Chelsea Tossing

Face 1518My Story:On a pretty typical Saturday morning circa 2007, 16 year old me woke up and headed to my job as a YMCA basketball ref. I laced up Nike Shox and started to jog down the court after a second grader who hadn’t quite mastered the whole dribbling thing when I got the feeling that my right foot was buckling beneath me. From there it all happened quickly and inexplicably. Over the next few weeks, the feeling of brokenness spread to my other foot, to my knees, my hand and my hips, until finally I couldn’t get out of bed on my own. At my lowest, I weighed 85 pounds and my mom carried me to the shower in the morning. I was 16. I was supposed to be invincible. I was crushed.
Months and vials and vials of blood later, I was diagnosed with Juvenile Rheumatoid Arthritis, an autoimmune disorder that made my body attack my own joints. But every now and then we cross paths people who embody all the good intentions the world: my mother is one of them, and so is Dr. Terry Moore, a pediatric specialist at Cardinal Glennon Hospital. Together, they changed and probably saved my life. By the time I started college I was walking, skipping and most importantly, getting out of my twin bunk bed on my own. I trained for a half marathon, started mountain biking, fell in love with ultimate frisbee, was normal.
A couple months ago I went back to a rheumatologist for back and hip pain, crippling nerve pain, swollen knees, a series of ribs sprains and eye inflammation. I was diagnosed with Ankylosing Spondylitis. To be real, the prognosis was pretty terrifying. After struggling with it for the last 8 months, another incredible doctor found something that works. For the first time in actually as long as I can remember, nothing hurts. Last Thursday, I rode my bike 70 miles and then played in two frisbee games and I don’t even have words to convey that feeling. I’m not invincible, but I am unstoppable.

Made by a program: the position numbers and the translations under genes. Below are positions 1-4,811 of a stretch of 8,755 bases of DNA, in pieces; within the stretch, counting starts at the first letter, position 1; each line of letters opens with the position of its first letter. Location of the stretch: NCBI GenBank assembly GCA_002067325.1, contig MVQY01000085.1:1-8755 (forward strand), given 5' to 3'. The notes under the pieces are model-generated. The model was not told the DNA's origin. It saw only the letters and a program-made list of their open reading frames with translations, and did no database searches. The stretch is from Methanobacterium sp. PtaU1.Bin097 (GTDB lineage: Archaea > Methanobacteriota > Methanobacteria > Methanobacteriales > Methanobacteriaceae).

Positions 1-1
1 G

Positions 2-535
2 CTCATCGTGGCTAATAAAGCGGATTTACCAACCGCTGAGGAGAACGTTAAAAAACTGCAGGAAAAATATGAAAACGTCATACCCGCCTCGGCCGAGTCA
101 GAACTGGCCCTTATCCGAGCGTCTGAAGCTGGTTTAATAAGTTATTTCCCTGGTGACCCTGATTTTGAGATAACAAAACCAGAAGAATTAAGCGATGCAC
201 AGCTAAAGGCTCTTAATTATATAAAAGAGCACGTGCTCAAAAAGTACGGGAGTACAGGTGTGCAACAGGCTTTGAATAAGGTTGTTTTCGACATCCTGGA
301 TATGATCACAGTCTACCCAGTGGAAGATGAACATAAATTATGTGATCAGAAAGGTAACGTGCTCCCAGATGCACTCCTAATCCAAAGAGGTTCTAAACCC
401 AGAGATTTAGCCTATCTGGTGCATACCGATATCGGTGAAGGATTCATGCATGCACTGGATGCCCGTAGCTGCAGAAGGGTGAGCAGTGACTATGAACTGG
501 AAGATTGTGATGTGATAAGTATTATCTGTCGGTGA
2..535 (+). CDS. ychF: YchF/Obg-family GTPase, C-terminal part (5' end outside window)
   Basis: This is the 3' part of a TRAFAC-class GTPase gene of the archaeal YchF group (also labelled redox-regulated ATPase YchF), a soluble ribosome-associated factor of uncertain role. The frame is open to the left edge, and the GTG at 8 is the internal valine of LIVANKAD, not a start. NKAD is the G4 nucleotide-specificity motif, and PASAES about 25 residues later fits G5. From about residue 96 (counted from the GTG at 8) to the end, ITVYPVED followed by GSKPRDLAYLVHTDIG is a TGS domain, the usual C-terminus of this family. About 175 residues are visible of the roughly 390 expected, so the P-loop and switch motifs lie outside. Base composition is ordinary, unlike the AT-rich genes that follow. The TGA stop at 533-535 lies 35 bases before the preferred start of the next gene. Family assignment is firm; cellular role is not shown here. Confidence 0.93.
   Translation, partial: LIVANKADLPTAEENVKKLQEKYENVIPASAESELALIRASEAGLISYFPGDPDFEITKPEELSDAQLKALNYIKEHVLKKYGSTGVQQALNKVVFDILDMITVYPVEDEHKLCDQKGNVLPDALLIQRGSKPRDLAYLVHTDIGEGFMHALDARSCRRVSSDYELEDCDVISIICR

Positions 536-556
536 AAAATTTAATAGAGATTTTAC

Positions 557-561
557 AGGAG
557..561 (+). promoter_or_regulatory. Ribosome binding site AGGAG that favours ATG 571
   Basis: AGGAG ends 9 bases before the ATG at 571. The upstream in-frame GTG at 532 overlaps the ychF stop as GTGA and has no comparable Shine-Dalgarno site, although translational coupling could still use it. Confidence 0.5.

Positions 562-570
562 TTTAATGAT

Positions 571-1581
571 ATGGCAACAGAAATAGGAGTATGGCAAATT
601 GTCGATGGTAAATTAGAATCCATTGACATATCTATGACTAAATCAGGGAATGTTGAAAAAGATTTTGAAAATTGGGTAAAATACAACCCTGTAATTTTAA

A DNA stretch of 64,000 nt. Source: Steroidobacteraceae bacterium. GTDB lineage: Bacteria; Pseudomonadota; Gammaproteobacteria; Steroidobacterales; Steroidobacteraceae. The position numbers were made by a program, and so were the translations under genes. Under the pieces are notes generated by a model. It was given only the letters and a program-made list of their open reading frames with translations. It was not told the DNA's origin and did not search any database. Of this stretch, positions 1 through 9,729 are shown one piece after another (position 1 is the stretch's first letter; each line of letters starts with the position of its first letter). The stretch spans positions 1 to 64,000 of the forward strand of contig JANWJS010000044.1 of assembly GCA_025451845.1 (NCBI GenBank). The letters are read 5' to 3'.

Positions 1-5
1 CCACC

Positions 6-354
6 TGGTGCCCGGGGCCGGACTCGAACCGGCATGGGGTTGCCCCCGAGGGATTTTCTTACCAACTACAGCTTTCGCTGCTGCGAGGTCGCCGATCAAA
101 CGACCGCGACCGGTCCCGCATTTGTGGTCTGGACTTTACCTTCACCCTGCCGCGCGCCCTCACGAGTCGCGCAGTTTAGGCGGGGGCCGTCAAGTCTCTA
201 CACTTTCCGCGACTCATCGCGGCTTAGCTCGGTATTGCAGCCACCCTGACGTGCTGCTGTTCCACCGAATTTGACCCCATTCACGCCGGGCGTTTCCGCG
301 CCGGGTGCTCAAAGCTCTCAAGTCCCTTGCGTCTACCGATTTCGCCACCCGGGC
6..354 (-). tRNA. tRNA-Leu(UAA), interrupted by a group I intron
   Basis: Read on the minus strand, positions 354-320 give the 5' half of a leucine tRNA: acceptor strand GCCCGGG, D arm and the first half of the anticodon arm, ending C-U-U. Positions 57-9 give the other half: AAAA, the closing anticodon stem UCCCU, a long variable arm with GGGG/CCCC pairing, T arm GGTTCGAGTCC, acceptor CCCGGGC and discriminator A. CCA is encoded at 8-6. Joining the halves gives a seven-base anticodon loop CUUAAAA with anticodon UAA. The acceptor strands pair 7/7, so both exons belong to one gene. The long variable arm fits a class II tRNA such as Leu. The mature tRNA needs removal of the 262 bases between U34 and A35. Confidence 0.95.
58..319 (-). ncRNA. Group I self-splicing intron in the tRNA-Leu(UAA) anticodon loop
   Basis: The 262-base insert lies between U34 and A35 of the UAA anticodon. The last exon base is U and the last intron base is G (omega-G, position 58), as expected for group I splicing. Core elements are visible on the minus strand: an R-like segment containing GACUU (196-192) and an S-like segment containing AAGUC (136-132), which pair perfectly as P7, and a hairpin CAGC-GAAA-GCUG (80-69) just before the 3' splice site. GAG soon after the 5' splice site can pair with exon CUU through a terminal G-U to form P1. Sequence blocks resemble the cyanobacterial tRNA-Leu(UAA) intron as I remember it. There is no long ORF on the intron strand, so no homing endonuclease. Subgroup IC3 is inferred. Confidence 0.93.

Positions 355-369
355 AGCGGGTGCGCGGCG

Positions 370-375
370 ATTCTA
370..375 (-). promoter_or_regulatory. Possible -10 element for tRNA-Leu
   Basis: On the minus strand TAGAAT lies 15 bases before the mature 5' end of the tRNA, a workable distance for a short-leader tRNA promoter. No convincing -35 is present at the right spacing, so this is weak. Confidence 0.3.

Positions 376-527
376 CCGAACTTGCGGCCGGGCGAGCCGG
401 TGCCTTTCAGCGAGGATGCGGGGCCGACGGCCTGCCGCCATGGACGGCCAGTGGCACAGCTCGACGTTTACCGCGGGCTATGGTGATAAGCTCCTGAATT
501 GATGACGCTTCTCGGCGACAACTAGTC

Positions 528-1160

The unpredictability of Ankylosing is frustrating. It’s crippling. It places limitations on the independence that I value so much and most of all, it is a constant reminder of my mortality. I cry sometimes because I’m desperate and pissed at biology and genetics and my hips and the fact that no one wants my bone marrow. But as much as I can choose to feel bitter towards these realities, I am learning to be grateful for the ways I’ve grown from them.
I am so privileged to have access to healthcare and resources because I know there are millions, billions of people like me who will never have the opportunity to feel better or much less to have the time or access to sit in their homes and “reflect on their lives.” When I think back to my limited 16-year-old perspective that my life was ending, I can now think of the people who lifted me up from that darkness. I think of my mom and her relentless determination to find me help, the doctor who gave me his personal cell phone number, my dad bearing the quiet and thankless burden of paying the bills. I think of the roommates and friends who have carried me across fields and up stairs and found ways to move me when I couldn’t move myself. The part of me that places my self-worth in my self-assertion has been humbled to recognize that we can’t do this alone. None of us can.
I am proud of myself. I am proud of my body and the limits I am constantly finding and lifting. My interest in biking across the country grew out of a desire to prove something to myself and about myself– about what I can do. But while this may be for me, the lesson to be learned here is not about me. It’s about privilege and opportunity and the power of individuals and communities to do incredible things for each other because we can.
Thank you so much for giving people like me a space to share our story. Happy awareness month!

North Carolina, United States of America


One Response to “Chelsea Tossing”

  1. Dear Chelsea,
    Thank you so much for sharing your story with us.
    Sincerely Cookie

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